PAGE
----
I don’t have change room facilities at my workplace, so changing clothes – or not getting work clothes sweaty – is something I’m quite conscious of.
- Wear wool
The best way to not feel sweaty in your clothes is to wear wool. Yes, even in summer! No, not the kind knitted by grandma while watching daytime TV. What I mean is today’s superfine merino type of wool.
Not only is wool very comfortable, it breathes, has legendary wicking properties, it’s biodegradable, easy to find online or in stores, and available in everything from underwear to outer wear, in men’s, women’s and children’s casual or formal garments. Superfine merino wool also doesn’t get smelly – and when you’ve arrived at work, sweaty (despite taking it easy), possibly with no locker or area to hang your damp clothes, the last thing you want is to stuff your riding clothes into a bag and have to face the stinky pile of it later – let alone put it back on! Or worse – have it stink out your area at work. Ew! Thank goodness wool won’t do that.
No, it’s not cheap. But you can shop around and even buy Australian made, or at least garments from Australian owned companies. On sale you can pick up some basic items at cheaper prices than better known brands.
Check out the following Aussie champions:
Bluey Merino (basic items for active wear)
I/O Merino (more range, getting creative, mostly active wear)
Hedrena (fashion, some active wear. Sell ladies underwear in a style that’s more than just half a hankie of material!)
Smitten merino (fashion, some active wear)
- Suncream, sunglasses, and visor
If your route exposes you to the sun for extensive periods, especially if you’re riding directly into the sun, consider applying suncream (sunscreen) before you set off.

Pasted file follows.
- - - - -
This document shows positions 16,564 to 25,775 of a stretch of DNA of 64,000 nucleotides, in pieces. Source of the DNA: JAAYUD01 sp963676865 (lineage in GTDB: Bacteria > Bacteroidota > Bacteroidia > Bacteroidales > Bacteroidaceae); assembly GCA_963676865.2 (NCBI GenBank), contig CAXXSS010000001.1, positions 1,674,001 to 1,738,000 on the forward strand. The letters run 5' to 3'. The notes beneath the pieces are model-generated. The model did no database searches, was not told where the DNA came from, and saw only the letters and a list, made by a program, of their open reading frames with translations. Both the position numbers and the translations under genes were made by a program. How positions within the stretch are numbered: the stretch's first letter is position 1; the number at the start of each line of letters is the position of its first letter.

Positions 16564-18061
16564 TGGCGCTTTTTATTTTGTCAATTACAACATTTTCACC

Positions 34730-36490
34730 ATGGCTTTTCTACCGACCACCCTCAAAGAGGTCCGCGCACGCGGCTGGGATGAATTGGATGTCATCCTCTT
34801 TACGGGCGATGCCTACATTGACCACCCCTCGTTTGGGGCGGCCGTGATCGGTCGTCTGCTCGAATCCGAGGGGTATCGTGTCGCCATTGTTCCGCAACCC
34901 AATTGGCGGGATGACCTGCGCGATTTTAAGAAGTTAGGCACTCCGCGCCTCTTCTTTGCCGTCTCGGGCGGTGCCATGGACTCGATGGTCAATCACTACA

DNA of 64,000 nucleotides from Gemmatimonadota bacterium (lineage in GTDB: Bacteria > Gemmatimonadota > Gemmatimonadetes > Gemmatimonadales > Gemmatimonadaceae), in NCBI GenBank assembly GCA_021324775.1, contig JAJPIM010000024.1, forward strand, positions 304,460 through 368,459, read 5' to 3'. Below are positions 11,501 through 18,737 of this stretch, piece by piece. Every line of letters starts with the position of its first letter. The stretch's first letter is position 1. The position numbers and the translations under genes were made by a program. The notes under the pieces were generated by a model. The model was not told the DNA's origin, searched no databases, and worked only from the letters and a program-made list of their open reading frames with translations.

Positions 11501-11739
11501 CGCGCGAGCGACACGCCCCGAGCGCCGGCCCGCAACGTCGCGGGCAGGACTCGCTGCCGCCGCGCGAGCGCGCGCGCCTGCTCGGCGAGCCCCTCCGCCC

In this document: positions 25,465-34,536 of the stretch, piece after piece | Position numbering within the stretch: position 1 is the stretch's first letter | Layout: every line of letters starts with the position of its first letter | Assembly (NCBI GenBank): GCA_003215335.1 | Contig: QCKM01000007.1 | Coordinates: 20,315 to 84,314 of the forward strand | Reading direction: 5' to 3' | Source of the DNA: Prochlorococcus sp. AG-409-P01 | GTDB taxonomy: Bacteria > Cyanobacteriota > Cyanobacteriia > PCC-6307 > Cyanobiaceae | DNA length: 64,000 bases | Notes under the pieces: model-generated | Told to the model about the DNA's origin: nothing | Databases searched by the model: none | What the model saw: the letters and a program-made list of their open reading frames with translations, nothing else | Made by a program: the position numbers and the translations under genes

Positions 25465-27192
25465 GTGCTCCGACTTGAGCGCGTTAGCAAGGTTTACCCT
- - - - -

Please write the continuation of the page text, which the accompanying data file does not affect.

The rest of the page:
Wear sunglasses to protect your eyes from glare, not just insects flying along or things flicking up from the path or road.
Buy a helmet that comes with a visor, or try a proper cycling cap. Wearing a baseball cap or visor beneath your helmet is not recommended, as explained in this article.
- Finish your morning routine at work
Concerned about helmet hair? Sweat ruining your makeup?
Allow time to fluff or re-style your hair, to put on make up, and feel presentable after you’ve cooled down at work. There’s no point doing all these things at home and then feeling like your efforts have been wasted by the time you arrive at your destination. Try new styles that will still look good when not every hair is perfectly in place. Be bold and adventurous!
- Be proud of who you are
You don’t want to wear shorts because you haven’t shaved or waxed lately? I feel like saying “So what?”, but I admit I’ve had those thoughts and felt that self-induced shame many, many times too.
But the truth is other people will only think it’s a big deal if you act like it’s a big deal – and maybe not even then. Don’t stop doing things you enjoy because of what you think others may think.
So go on. Get out and ride to work this summer! Just make sure you plan ahead and ride sensibly for the conditions.
If you have tips on how to improve your ride or commute on those hot summer days, why not leave a comment below? : )